There are a number of ways of diagnosing disease: tissue biopsy, symptom matching, and of course, clinical signs. People often use the latter two terms interchangeably, especially since they are often paired together via the phrase “signs and symptoms.” But rigorously, these two words refer to two different things. Perhaps their etymologies will help differentiate them:
Origin: Latin, signum (sign/image)
Something the clinician notes in during a clinical encounter
Origin: Greek, sym- (together) + piptein (to fall)
Something a patient reports to the clinician; something that “falls together” with something else
In other words, symptoms are subjective experiences while signs are objective experiences. For example, if I tell my doctor I have a fever, that is considered a symptom, but if he or she were to measure my temperature and find it elevated, it would be a sign. Another good example: pain is a symptom, since the perception of pain is unique to each patient. Tenderness, however, is a sign, since it is elicited by a clinician, e.g., applying pressure to the abdomen and eliciting an “ouch!”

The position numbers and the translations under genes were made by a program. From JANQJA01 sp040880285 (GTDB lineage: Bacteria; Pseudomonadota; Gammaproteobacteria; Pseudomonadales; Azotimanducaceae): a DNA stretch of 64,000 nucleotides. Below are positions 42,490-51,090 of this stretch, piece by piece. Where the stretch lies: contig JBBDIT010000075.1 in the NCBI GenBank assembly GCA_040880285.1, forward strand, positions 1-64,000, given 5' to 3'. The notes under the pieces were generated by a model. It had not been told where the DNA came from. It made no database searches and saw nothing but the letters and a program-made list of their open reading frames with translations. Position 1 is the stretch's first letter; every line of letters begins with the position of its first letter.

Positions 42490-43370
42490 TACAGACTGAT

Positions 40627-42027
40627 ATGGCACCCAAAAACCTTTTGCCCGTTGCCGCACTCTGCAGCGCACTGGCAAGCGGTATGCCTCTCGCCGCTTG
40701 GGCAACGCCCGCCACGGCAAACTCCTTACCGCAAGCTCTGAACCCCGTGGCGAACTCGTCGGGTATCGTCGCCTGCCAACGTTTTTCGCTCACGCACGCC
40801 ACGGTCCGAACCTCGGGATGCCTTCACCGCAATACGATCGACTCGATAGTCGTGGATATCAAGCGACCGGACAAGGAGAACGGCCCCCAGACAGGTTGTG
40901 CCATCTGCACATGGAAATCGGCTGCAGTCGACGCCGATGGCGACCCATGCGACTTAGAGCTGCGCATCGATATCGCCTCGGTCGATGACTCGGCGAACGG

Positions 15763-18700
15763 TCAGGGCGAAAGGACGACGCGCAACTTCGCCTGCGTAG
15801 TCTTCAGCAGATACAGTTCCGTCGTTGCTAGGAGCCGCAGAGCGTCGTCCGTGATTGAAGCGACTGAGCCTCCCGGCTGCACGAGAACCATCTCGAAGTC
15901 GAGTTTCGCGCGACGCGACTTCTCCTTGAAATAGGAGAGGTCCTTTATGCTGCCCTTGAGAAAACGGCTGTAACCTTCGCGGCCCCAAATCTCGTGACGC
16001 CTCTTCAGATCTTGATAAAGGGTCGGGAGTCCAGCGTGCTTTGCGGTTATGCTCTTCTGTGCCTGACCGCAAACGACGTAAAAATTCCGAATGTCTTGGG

St. Francis Receives the Stigmata, by Antoni Viladomat (1678-1755)
There is another pair of terms that are often used together that is also often conflated. These words are stigma (plural stigmata) and sequela (plural sequelae). A stigma is a readily-visible (cutaneous or otherwise) or discernable sign that is characteristic of some disease. A classic stigma of liver disease is jaundice.A sequela, on the other hand, is an abnormal state or complication that results from a previous disease. A classic sequela of diabetes is diabetic nephrophaty. The etymologies of these words are relatively straight-forward:
Origin: Greek, stizein (to mark/tattoo)
Origin: Latin, sequi (I follow)
Interestingly enough, the word “stigmata” is also used in theology to refer to the bodily marks or sensations of pain associated with the crucifixion [Origin: Latin, crux (cross) + figere (to fix/bind)] of Jesus. Those who bear these stigmata are called “stigmatics” or “stigmatists,” and a common motif in classical painting is St. Francis of Assisi’s reception of the stigmata (see above). St. Francis supposedly received the stigmata of Christ for his great piety during the Feast of the Exaltation of the Cross after a forty-day fast.
Regarding jaundice, a stigma of liver disease, we know it to be the yellowing of the skin due to increased levels of bilirubin. Jaundice can, of course, be caused by a number of other conditions, e.g., deficiencies in certain enzymes (cf. Gilbert syndrome). There is one part of the body that is not said to be jaundiced when yellow; that honour falls on the eyes. When the eyes turn yellow due to, say, liver disease, we call it scleral icterus.
Origin: Latin, galbinus (yellow/yellow-green)
Origin: Greek, ikteros
A bird said to cure jaundice when spotted
Hence we call it scleral icterus because it is with our eyes that we see the ikteros and become cured of our jaundice!